Syrian refugees stuck on Jordan border ‘have nothing’
Thousands of Syrian refugees are cut off from humanitarian assistance after border attack, aid workers say.
Amman – Tens of thousands of Syrians refugees, trapped at the border with Jordan, are left without water, food or medical care as humanitarian agencies have been denied access to the border area, aid workers say.
“Around 60,000 people are currently without food, water or healthcare. They have nothing,” said Hala Shamlawi, spokesperson at the International Committee of the Red Cross (ICRC).
The border closure came as a response to a cross-border attack that killed six guards and injured 14. The attack took place near the informal settlement at Ruqban on the northeast Jordanian border with Syria. The area, located behind a raised sand barrier or “berm” that marks the border, was declared a closed military zone immediately after the attack.
The northern border is Syrians’ only route into Jordan.
On Thursday, Amnesty International said Jordan’s response to the deadly car bomb attack on its border should not entail “closing the border and denying humanitarian aid to tens of thousands of Syrian refugees fleeing armed conflict”.
Mohammed al-Momeni, the Jordanian government’s spokesperson, said his country would not establish any new Syrian refugee camps, and would not expand existing ones.
For the past year, the settlement at Ruqban has been growing exponentially as fleeing Syrians, desperate for an opportunity to be among the few hundred that have been allowed into the country daily, mass at Jordan’s strictly controlled border.
There's nothing there, it's a desert area, devoid of all water and basic services. The people there ... have nothing.
Those who managed to escape the berm, and settled at Azraq refugee camp, say the place is ruled by gangs and criminals who exploit the desperation of vulnerable people.
“The situation at the border is really tough,” said one refugee who recently left the border for Azraq camp, and preferred to remain anonymous. Many refugees report living in fear of violence, riots and exploitation, which frequently denied them access to aid.
Jordan does not recognise the settlement to be within its territory – though this interpretation has been disputed by Human Rights Watch, which said the settlements were in “desert areas just inside Jordan’s border with Syria”.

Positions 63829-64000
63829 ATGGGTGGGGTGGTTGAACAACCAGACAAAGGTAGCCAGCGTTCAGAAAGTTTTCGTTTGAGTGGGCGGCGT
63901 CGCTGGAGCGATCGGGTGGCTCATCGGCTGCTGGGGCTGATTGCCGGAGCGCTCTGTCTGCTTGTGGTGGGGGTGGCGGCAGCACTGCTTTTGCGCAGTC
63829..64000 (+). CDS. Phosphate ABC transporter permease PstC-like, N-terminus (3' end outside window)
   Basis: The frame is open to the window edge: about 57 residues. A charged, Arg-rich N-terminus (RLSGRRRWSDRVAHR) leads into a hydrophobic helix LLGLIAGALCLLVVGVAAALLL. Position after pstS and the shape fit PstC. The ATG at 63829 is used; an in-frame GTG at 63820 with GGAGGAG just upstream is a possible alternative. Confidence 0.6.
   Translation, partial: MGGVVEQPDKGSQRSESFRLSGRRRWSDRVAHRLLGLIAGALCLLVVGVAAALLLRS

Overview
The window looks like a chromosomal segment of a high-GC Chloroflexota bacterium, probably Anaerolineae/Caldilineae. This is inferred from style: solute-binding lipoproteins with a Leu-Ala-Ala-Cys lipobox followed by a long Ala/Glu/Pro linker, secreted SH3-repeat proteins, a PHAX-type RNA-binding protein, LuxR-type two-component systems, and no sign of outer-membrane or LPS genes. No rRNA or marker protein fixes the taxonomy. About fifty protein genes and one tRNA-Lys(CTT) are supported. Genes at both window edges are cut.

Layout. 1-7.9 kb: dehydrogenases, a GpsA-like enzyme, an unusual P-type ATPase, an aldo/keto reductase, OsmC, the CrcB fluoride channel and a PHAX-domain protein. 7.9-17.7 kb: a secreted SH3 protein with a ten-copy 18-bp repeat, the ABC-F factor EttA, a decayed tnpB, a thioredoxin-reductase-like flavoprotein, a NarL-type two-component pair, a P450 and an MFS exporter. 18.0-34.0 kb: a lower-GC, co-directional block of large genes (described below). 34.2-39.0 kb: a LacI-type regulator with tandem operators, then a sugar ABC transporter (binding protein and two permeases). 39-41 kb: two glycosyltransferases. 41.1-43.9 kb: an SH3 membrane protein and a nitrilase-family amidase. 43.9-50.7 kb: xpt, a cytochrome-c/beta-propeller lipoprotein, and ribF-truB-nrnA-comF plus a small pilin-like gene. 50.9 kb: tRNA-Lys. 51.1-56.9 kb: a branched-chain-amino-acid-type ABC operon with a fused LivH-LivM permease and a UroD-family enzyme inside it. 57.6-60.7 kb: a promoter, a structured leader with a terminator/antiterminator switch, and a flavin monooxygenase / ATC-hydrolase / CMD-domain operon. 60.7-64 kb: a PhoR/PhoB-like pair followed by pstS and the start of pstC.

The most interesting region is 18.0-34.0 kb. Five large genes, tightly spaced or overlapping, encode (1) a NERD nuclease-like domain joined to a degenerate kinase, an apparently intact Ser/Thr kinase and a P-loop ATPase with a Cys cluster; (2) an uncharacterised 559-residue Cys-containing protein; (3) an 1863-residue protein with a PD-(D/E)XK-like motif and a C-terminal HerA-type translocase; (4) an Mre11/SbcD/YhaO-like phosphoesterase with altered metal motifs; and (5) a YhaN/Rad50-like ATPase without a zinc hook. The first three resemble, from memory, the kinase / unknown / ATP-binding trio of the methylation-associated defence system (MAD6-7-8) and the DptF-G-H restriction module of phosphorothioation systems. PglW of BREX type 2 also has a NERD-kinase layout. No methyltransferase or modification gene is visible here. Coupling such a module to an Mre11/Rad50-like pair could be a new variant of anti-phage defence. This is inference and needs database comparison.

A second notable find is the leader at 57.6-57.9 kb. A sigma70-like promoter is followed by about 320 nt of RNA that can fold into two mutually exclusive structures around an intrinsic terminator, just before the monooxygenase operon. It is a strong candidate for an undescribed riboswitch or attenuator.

A day before the bombing, refugees were forced to cross over the berm to access aid, before returning to their tents on the other side.
“There’s nothing there, it’s a desert area, devoid of all water and basic services,” said Shamlawi. “People there have been dependent on humanitarian service since they got to the berm.”
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Jordan’s Border Guard say that Daesh [ISIL, also known as ISIS] operatives move among those seeking help. It’s this threat that’s necessitated tight border controls, and officials have taken the bombing as grim proof of the spectre of terrorism posed by the camp.
Jordanian officials also say the security breach demonstrates that this small country has taken its fair share of refugees, that it can no longer offer sanctuary and support at the same scale, and that the international community must intervene.
“Jordan has borne a heavy burden that no country in the world has experienced in relation to the waves of refugees,” Nasser Judeh, foreign secretary, said after the attack. “The world must shoulder its responsibilities and respect Jordan’s decisions, especially the ones related to its security.”
There are currently some 650,000 Syrian refugees registered by the UN in Jordan, although the Jordanian government gives higher estimates. Earlier this year, Jordan secured pledges of $1.7bn in international donations to support the refugees on its territory.
International NGOs, including ICRC and the World Food Programme, are currently in negotiations with Jordanian border troops over access to the border area. Though some aid agencies have evacuated, ICRC remains at Ruweishid, where aid operations to refugees stranded at the border is based.
“We are in dialogue with other organisations and will continue talks with the government over the coming days to find out what is workable,” Shamlawi said.
Owing to the highly sensitive nature of negotiations, most aid workers stressed that it was impossible to draw clear conclusions about what will happen in the coming days.
Tuesday’s attack is a worst-case scenario in a context that humanitarian workers have long been describing as a disaster. “The structural nature of the place is very difficult, and it’s more so in Ramadan,” Shamlawi said. “Frustration is widespread among the people, because they have spent months there.”
According to aid workers, some refugees are returning to Syria after losing hope that humanitarian aid will be resumed. Where they will go is unclear as many fled Daesh-held territory.
“It will affect the refugees issue here in Jordan,” one Syrian refugee, a mother and teacher who preferred not to be named, told Al Jazeera. She is now living in Azraq camp, glad to have escaped when she did. She looks back on times spent at Ruqban camp with a shudder.
“It’s already a disaster on the border,” she said. “How will it be after that attack?”